By Gina Lee
Investing.com – The dollar was down on Tuesday morning in Asia. The New Zealand dollar, meanwhile, rose as a drove expectations for an earlier-than-expected interest rate hike.
The that tracks the greenback against a basket of other currencies was down 0.28% to 92.157 by 12:52 AM ET (4:52 AM GMT).
The pair rose 0.80% to 0.7082 and the pair was up 0.36% to 0.7556.
The pair edged down 0.11% to 110.84 while the pair inched up 0.01% to 6.4635.
The pair was up 0.25% to 1.3880, with the U.K. set to end social distancing and capacity limits at venues in England from Jul. 19.
The climbed from the first quarter’s 13% contraction to 7% growth in the second quarter of 2021. The sharp improvement also prompted ASB Bank to pull forward interest rate hike expectations to November 2021.
“It is very clear that record amounts of monetary stimulus are no longer needed to support the economy and inflation risks are getting too high for comfort… we now expect the Reserve Bank of New Zealand (RBNZ) to start lifting the official cash rate from November 2021 instead of the previous May 2022,” ASB senior economist Jane Turner said in a note.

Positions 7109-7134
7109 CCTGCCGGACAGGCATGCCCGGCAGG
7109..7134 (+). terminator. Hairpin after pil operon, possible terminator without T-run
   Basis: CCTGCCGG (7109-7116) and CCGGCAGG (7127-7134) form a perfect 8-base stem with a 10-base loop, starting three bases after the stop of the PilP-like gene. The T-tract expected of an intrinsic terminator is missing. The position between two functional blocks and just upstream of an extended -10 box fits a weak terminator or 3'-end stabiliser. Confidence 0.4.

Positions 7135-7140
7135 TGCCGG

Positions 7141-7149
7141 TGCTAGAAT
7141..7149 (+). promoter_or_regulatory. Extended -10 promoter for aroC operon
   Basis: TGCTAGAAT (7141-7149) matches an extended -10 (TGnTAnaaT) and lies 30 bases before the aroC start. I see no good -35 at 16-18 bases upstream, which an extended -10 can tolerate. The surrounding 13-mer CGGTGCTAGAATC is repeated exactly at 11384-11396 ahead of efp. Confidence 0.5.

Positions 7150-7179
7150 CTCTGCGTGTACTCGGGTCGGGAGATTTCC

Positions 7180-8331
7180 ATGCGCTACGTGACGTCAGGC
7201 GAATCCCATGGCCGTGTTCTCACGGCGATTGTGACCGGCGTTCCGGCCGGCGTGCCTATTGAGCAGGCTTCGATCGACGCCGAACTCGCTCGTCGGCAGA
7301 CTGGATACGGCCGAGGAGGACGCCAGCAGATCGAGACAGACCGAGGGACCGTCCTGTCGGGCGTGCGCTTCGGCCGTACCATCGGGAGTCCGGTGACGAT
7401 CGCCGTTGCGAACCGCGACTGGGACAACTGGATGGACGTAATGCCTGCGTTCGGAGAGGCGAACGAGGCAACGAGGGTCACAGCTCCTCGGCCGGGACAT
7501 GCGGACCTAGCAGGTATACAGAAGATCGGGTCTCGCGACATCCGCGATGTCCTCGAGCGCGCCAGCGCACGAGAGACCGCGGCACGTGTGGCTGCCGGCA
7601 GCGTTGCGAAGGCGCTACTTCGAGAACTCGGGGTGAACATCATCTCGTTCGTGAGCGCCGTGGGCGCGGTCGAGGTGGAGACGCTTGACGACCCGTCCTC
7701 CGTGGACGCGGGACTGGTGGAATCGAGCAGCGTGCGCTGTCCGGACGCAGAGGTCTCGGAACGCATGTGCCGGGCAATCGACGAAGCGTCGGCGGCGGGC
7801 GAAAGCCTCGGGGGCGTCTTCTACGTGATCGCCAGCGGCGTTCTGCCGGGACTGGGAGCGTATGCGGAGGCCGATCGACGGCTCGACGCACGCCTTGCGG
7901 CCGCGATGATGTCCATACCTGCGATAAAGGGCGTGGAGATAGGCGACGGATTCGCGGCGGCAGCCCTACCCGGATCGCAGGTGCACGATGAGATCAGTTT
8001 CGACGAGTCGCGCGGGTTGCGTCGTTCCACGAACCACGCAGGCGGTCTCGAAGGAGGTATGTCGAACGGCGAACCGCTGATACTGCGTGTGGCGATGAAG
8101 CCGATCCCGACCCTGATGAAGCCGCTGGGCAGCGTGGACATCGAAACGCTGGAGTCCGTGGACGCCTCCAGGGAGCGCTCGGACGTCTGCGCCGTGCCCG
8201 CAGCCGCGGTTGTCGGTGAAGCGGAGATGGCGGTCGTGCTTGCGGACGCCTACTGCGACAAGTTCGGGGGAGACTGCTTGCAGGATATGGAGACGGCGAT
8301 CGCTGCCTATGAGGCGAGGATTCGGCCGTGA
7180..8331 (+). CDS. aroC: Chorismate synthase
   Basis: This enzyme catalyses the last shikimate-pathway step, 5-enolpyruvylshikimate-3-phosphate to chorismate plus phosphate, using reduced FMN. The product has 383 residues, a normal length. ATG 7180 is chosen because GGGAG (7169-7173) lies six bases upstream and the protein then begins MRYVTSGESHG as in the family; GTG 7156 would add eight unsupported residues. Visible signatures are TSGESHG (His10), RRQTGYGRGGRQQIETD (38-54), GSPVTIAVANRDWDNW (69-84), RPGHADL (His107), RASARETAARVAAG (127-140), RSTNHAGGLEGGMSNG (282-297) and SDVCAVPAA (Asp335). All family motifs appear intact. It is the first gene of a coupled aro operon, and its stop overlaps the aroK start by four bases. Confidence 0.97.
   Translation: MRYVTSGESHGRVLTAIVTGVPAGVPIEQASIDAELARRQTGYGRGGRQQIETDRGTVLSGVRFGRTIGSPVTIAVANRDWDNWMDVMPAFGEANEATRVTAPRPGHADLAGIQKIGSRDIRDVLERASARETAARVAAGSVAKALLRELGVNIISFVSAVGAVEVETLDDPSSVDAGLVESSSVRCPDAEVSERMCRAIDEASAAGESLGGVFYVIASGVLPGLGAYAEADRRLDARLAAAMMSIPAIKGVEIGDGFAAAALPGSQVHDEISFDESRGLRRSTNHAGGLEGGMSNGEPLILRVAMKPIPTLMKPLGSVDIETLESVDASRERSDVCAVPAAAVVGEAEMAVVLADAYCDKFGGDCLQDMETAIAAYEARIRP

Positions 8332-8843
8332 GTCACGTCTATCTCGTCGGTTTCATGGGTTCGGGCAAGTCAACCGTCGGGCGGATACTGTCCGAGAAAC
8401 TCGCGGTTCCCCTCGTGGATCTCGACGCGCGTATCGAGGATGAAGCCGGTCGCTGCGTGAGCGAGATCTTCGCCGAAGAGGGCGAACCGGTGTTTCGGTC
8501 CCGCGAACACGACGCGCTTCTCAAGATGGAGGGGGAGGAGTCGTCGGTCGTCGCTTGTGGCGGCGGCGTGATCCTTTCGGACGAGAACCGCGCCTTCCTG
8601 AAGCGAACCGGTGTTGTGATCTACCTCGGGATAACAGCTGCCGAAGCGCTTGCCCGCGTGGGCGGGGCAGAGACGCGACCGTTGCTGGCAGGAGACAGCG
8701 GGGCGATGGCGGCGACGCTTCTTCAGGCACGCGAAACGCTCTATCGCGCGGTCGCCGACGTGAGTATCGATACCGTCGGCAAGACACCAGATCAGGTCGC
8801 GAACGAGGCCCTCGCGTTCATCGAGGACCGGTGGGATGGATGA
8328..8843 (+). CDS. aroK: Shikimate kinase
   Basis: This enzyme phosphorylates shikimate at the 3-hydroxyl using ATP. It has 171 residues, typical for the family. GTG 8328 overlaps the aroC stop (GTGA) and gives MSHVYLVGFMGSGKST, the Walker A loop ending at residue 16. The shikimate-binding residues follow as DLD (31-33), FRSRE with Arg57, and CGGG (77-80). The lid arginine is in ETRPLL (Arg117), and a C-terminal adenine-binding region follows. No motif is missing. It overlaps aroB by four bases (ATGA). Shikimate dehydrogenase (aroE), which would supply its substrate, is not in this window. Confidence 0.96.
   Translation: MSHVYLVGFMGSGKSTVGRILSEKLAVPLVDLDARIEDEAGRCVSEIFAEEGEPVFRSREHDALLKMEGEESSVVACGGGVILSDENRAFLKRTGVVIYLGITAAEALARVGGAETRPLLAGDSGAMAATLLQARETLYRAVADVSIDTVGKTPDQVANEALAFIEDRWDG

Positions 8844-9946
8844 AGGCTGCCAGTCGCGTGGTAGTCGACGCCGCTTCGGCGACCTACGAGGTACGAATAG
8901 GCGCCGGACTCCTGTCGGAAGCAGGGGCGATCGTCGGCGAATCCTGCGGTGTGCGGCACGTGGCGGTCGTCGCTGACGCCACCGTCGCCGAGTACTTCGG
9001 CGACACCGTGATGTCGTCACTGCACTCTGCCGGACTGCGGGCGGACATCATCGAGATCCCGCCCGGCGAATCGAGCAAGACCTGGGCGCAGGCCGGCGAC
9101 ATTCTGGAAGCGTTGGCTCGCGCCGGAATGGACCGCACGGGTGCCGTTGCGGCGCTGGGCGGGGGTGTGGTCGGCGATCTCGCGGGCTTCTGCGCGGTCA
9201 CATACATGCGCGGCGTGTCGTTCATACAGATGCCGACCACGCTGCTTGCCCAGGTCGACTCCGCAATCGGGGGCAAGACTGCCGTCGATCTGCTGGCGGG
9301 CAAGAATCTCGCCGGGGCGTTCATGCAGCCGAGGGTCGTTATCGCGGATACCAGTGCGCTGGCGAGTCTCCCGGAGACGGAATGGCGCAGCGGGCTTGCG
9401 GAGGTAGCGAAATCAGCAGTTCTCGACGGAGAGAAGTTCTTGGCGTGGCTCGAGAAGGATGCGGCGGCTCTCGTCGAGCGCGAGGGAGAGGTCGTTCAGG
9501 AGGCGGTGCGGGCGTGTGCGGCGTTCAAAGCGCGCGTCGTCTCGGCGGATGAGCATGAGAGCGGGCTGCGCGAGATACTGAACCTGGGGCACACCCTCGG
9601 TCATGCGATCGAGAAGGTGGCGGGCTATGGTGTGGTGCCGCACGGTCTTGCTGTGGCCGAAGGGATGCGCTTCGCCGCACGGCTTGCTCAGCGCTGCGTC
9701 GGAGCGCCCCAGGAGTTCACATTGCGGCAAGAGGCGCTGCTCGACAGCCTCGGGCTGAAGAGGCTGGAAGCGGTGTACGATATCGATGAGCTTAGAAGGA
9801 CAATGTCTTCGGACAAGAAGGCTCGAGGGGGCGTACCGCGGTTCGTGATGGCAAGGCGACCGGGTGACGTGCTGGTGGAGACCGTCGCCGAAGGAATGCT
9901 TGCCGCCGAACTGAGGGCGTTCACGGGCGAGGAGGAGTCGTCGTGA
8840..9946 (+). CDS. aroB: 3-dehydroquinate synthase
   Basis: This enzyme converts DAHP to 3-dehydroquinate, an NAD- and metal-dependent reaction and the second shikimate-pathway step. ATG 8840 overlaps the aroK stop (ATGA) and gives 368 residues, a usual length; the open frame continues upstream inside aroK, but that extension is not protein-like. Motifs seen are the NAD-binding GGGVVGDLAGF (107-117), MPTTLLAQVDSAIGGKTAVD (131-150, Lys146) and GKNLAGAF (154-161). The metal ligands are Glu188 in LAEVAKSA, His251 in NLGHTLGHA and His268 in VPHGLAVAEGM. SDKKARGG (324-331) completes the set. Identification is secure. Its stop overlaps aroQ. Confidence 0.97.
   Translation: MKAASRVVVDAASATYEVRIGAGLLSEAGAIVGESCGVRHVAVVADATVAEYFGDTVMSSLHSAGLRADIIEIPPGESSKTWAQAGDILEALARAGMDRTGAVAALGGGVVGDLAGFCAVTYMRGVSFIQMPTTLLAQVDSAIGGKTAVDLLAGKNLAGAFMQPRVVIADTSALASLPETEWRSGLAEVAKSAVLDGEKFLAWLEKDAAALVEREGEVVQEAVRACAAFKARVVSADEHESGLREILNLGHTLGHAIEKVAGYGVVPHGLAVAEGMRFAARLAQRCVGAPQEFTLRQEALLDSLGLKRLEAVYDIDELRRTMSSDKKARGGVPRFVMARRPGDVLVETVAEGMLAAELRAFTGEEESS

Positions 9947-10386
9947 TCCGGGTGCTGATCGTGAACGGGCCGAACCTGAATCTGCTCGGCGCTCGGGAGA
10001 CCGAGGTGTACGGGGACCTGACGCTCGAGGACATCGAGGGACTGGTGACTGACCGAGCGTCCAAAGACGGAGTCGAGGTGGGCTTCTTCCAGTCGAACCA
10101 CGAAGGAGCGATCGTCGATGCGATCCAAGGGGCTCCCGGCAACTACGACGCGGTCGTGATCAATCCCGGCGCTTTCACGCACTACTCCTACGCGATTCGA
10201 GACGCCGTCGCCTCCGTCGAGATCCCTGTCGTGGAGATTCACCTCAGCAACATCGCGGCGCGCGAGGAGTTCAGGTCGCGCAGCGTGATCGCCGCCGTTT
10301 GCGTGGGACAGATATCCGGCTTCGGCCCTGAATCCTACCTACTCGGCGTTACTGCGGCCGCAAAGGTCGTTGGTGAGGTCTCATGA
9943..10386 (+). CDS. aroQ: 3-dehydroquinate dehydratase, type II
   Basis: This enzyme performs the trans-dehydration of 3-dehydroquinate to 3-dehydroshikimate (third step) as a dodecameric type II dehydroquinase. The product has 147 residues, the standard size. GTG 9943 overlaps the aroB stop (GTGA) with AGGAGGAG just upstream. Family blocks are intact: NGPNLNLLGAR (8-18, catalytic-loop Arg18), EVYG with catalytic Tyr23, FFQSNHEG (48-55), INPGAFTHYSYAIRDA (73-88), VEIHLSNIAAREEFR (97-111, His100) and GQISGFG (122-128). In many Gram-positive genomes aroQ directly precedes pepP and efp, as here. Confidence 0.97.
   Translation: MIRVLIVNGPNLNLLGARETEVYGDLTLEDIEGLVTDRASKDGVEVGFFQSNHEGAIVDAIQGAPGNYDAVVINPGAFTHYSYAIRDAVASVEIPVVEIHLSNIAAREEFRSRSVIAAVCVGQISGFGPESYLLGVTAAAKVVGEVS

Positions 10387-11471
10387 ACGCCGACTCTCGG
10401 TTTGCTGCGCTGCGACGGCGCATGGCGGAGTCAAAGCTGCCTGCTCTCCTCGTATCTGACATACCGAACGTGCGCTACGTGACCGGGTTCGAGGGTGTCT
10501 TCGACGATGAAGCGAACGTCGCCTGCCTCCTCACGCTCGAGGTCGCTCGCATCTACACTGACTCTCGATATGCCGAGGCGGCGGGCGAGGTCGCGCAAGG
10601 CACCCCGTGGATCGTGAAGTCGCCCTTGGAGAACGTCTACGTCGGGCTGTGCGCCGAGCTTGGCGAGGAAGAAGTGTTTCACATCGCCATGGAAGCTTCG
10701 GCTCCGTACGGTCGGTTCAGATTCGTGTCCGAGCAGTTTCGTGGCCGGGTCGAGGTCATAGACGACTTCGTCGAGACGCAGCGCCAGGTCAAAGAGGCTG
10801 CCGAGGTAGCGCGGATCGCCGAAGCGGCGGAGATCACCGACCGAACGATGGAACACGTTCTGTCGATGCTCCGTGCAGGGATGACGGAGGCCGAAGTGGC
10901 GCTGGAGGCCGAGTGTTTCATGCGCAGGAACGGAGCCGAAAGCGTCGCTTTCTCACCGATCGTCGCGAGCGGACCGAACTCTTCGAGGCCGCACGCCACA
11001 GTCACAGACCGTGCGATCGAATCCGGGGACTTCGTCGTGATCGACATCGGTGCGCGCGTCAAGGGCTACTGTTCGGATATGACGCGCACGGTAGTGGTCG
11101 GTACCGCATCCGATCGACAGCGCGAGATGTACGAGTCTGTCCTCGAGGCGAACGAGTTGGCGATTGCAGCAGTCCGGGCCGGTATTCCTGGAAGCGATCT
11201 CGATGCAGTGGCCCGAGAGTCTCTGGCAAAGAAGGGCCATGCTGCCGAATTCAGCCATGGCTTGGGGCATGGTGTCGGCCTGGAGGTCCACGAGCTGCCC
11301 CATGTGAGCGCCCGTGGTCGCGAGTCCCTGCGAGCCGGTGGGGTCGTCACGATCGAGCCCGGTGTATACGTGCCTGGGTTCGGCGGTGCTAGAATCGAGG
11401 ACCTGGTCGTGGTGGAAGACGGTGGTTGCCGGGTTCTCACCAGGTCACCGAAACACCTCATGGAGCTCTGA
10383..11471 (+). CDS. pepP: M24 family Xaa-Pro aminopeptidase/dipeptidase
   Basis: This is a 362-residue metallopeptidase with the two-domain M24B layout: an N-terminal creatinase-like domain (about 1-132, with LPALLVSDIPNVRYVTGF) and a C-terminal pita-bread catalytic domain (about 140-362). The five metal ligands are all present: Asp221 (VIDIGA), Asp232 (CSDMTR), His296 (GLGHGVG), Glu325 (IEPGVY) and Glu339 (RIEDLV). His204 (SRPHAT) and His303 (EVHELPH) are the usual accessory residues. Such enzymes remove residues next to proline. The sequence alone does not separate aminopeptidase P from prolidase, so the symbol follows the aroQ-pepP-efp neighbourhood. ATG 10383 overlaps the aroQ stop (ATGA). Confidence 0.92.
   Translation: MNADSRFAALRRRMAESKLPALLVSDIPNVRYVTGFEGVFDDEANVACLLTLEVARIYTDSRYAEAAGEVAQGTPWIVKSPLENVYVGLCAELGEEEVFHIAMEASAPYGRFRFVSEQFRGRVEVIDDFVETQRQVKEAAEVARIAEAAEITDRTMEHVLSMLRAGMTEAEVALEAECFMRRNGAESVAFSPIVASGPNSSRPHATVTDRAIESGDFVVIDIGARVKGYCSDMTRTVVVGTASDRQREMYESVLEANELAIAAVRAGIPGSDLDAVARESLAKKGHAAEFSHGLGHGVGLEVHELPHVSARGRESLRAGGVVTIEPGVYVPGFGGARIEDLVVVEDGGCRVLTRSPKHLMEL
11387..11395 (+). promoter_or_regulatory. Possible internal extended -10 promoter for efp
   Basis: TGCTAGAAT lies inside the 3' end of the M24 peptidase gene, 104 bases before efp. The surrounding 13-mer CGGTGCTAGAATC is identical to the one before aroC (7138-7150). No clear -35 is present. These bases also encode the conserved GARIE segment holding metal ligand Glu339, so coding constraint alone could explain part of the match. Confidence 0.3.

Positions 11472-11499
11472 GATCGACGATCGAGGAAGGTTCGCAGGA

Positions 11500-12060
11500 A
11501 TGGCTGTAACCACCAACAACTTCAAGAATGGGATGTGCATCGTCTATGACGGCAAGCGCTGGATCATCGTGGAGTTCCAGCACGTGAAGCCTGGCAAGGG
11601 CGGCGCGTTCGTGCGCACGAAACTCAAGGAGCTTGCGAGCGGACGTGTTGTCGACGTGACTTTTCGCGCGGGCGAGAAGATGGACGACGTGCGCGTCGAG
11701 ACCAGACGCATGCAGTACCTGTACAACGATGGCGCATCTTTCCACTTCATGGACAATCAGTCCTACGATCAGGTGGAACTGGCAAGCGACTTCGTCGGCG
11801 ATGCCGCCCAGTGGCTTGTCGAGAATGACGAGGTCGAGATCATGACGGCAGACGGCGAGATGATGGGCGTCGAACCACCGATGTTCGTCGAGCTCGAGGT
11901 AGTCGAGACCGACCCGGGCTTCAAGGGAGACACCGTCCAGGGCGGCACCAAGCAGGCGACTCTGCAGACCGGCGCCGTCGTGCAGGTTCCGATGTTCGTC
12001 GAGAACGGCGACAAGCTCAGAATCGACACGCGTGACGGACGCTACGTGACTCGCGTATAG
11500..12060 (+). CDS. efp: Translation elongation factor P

Should RBNZ hike rates in November as predicted, it would join Norges Bank, which out of the Group of 10, or G10, central banks is alone in forecasting a hike in 2021.
Across the Tasman Sea, the kept its interest rate unchanged at 0.10% as it handed down its policy decision earlier in the day. The RBA has previously said that it would keep rates unchanged until 2024, and the New Zealand dollar hit a one-month high against its Antipodean counterpart ahead of the decision.
Elsewhere, investors are also monitoring a sharp rise in oil prices after the Organization of the Petroleum Exporting Countries and allies (OPEC+) abandoned its latest meeting on Monday. The Norwegian crown was up 0.3% during the previous session, while rising prices also lent support to the Canadian dollar.
U.S. markets were closed for a holiday on Monday, with the for June due later in the day.
Investors also await the , due later in the day. The minutes could determine the greenback’s near-term direction as they provide clues on the central bank’s surprise hawkish shift during that meeting that projected rate hikes starting in 2023.
“We still think it’s a bit early for any material detail to be decided about tapering, but these minutes may certainly offer the beginnings of providing at least some sense of what members are thinking,” RBC Capital Markets Asia FX strategist Alvin Tan told Reuters.
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